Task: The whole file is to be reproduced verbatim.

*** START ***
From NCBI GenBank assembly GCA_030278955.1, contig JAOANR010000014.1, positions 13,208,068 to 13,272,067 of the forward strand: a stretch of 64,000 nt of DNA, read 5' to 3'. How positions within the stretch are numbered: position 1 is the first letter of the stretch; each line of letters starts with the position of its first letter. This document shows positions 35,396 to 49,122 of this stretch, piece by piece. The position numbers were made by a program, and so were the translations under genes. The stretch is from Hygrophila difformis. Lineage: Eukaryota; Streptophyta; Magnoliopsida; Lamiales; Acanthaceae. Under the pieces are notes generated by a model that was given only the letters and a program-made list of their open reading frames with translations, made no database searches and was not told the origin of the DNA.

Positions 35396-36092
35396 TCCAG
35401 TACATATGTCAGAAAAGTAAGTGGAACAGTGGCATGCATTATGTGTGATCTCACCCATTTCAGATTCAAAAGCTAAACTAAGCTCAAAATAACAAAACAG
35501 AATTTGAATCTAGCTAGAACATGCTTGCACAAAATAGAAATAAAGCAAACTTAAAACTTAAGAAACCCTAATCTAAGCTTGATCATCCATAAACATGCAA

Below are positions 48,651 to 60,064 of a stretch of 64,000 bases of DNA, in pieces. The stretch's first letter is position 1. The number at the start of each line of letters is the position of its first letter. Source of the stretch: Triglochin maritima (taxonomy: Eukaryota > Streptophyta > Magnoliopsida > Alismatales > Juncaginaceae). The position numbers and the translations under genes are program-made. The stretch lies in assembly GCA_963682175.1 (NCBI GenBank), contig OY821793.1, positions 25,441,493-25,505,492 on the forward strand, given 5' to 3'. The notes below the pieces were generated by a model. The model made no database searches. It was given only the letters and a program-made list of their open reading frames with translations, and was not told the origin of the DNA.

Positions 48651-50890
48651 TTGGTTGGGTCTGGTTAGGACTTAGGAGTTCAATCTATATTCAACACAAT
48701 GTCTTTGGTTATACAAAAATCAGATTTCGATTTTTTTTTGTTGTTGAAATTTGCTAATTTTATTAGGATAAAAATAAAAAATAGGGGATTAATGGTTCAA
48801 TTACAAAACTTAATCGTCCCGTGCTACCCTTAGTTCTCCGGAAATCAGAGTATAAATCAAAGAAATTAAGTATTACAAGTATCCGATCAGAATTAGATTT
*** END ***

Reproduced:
From NCBI GenBank assembly GCA_030278955.1, contig JAOANR010000014.1, positions 13,208,068 to 13,272,067 of the forward strand: a stretch of 64,000 nt of DNA, read 5' to 3'. How positions within the stretch are numbered: position 1 is the first letter of the stretch; each line of letters starts with the position of its first letter. This document shows positions 35,396 to 49,122 of this stretch, piece by piece. The position numbers were made by a program, and so were the translations under genes. The stretch is from Hygrophila difformis. Lineage: Eukaryota; Streptophyta; Magnoliopsida; Lamiales; Acanthaceae. Under the pieces are notes generated by a model that was given only the letters and a program-made list of their open reading frames with translations, made no database searches and was not told the origin of the DNA.

Positions 35396-36092
35396 TCCAG
35401 TACATATGTCAGAAAAGTAAGTGGAACAGTGGCATGCATTATGTGTGATCTCACCCATTTCAGATTCAAAAGCTAAACTAAGCTCAAAATAACAAAACAG
35501 AATTTGAATCTAGCTAGAACATGCTTGCACAAAATAGAAATAAAGCAAACTTAAAACTTAAGAAACCCTAATCTAAGCTTGATCATCCATAAACATGCAA

Below are positions 48,651 to 60,064 of a stretch of 64,000 bases of DNA, in pieces. The stretch's first letter is position 1. The number at the start of each line of letters is the position of its first letter. Source of the stretch: Triglochin maritima (taxonomy: Eukaryota > Streptophyta > Magnoliopsida > Alismatales > Juncaginaceae). The position numbers and the translations under genes are program-made. The stretch lies in assembly GCA_963682175.1 (NCBI GenBank), contig OY821793.1, positions 25,441,493-25,505,492 on the forward strand, given 5' to 3'. The notes below the pieces were generated by a model. The model made no database searches. It was given only the letters and a program-made list of their open reading frames with translations, and was not told the origin of the DNA.

Positions 48651-50890
48651 TTGGTTGGGTCTGGTTAGGACTTAGGAGTTCAATCTATATTCAACACAAT
48701 GTCTTTGGTTATACAAAAATCAGATTTCGATTTTTTTTTGTTGTTGAAATTTGCTAATTTTATTAGGATAAAAATAAAAAATAGGGGATTAATGGTTCAA
48801 TTACAAAACTTAATCGTCCCGTGCTACCCTTAGTTCTCCGGAAATCAGAGTATAAATCAAAGAAATTAAGTATTACAAGTATCCGATCAGAATTAGATTT